Experiential Learning With Simple Tools
In Omega, teachers often incorporate ways to make a lesson come alive. Students embarked on a design challenge of sorts, one in which they challenged themselves, worked against the clock, and figured out how to quickly problem-solve for a solution.
Using a piece of paper, tape, and a straw, students were challenged to make a flying object. The idea was to repeat the process three times, except they had less and less time with each round.
Students had five minutes. They collaborated in groups and could talk about what sort of rocket they’d like to build. When time was up, they only had one chance to launch and measure how far their paper rocket traveled.
The results for this first round would help inform students as to what trends they spotted, what modifications they might need to make, and what they could do to make their rockets go farther.
After all students launched their rockets, the range was from 0 inches all the way to 168″!
What’s so incredible is that students were extremely supportive of one another, and they immediately got to work on the second round to make iterations. In essence, they were using failure to inform their next decisions.
The next round meant a shorter time: three minutes. Students concentrated furiously and worked to design better rockets.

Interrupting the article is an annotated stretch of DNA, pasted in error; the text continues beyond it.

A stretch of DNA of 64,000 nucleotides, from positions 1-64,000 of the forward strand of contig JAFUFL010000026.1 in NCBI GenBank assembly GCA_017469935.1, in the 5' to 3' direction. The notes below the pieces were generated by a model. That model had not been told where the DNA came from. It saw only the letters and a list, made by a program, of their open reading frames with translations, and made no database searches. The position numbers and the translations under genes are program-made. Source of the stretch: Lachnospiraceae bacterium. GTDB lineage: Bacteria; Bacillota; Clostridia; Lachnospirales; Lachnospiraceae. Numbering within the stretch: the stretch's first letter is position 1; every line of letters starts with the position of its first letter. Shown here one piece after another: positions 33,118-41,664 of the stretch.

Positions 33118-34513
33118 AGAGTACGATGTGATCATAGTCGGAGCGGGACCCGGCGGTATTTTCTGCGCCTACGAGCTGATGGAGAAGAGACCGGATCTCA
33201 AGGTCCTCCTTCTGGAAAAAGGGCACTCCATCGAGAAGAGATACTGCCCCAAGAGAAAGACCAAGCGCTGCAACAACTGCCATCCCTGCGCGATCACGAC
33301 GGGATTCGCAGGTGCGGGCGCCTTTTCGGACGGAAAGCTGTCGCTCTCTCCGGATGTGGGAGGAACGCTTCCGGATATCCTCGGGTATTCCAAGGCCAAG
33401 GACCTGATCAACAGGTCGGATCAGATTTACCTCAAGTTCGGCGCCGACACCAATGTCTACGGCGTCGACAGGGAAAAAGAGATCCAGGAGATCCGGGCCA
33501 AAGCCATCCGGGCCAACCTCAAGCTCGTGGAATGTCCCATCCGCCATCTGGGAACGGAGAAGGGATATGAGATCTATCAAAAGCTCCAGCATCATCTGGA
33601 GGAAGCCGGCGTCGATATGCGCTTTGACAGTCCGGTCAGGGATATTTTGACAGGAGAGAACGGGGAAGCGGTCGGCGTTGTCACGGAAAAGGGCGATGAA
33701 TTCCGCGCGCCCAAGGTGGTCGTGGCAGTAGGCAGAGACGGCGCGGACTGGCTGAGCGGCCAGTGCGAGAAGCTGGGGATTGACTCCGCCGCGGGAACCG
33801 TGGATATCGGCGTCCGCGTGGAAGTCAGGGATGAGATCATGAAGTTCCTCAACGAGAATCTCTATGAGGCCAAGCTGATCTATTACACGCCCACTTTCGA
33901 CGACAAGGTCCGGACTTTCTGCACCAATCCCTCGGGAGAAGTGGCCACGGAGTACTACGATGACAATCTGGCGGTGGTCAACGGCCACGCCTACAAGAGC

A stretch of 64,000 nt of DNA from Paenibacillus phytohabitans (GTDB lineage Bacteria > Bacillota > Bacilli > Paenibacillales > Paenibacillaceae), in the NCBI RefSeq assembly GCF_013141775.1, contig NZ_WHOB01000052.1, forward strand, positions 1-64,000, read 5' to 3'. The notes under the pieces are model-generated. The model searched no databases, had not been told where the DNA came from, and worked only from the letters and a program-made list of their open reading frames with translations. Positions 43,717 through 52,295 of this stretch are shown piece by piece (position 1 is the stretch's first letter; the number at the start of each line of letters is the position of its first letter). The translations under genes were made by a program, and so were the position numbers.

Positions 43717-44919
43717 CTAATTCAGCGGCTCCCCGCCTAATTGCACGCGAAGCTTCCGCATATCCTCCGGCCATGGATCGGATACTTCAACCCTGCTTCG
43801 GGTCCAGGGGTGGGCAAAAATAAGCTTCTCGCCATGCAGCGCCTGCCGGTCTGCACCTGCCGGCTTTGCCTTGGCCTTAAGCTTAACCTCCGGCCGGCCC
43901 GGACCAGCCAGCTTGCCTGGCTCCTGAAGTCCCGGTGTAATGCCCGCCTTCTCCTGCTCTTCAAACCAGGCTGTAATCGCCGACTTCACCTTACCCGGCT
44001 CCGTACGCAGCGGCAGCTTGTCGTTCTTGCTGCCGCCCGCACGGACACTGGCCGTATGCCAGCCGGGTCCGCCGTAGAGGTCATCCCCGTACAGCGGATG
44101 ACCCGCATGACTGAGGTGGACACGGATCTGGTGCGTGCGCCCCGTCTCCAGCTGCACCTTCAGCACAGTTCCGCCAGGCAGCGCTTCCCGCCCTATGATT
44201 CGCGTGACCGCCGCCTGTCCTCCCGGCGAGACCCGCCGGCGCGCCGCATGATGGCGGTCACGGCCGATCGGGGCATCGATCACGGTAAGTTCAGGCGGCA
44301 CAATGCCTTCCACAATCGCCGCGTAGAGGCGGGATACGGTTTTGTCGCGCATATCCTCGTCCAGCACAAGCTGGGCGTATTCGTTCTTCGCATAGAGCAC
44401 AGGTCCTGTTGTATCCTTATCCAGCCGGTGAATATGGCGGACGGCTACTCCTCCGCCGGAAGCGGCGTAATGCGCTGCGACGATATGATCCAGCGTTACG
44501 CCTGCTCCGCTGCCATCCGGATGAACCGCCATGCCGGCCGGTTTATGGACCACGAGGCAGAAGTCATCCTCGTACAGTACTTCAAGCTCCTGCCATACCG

The biggest challenge was not having the amount of time they did on the first round. But, using experiential data, they tried to figure out what would sail through the air the farthest.
The results were as varied as the first time! Flight paths ranged from 0″ to 176″!
This time, all students only had one minute thirty seconds to build their rockets. The time constraint created the ultimate pressure! In fact, time went by so fast that they had only enough time to quickly put together something and line up for the final launch:
Older rockets were left in place so students could compare and contrast their results. They began to analyze results, as well. All the scores ranged from 0″ to 159.5″.
Interestingly, it was the second round where someone got 176″. Perhaps it was the sweet spot between time and thinking to pull off something that would sail farther through the air.
Student observations included things like how it seemed like all the rockets formed a bell curve, how longer and narrower rockets seemed to go through the air more easily (though they didn’t always fly the farthest), and that being “smaller” wasn’t necessarily an indicator of how far an object would go.
Some students stayed with the same design all three rounds: one student built small paper airplanes and attempted to refine the configuration on each round. Other students modified their rockets based on their observations. Rounds two and three saw more slender rockets.
This incredible lesson helps students learn to innovate. By doing so, they’ll come up with ideas for an incredible Design Fair later in the semester.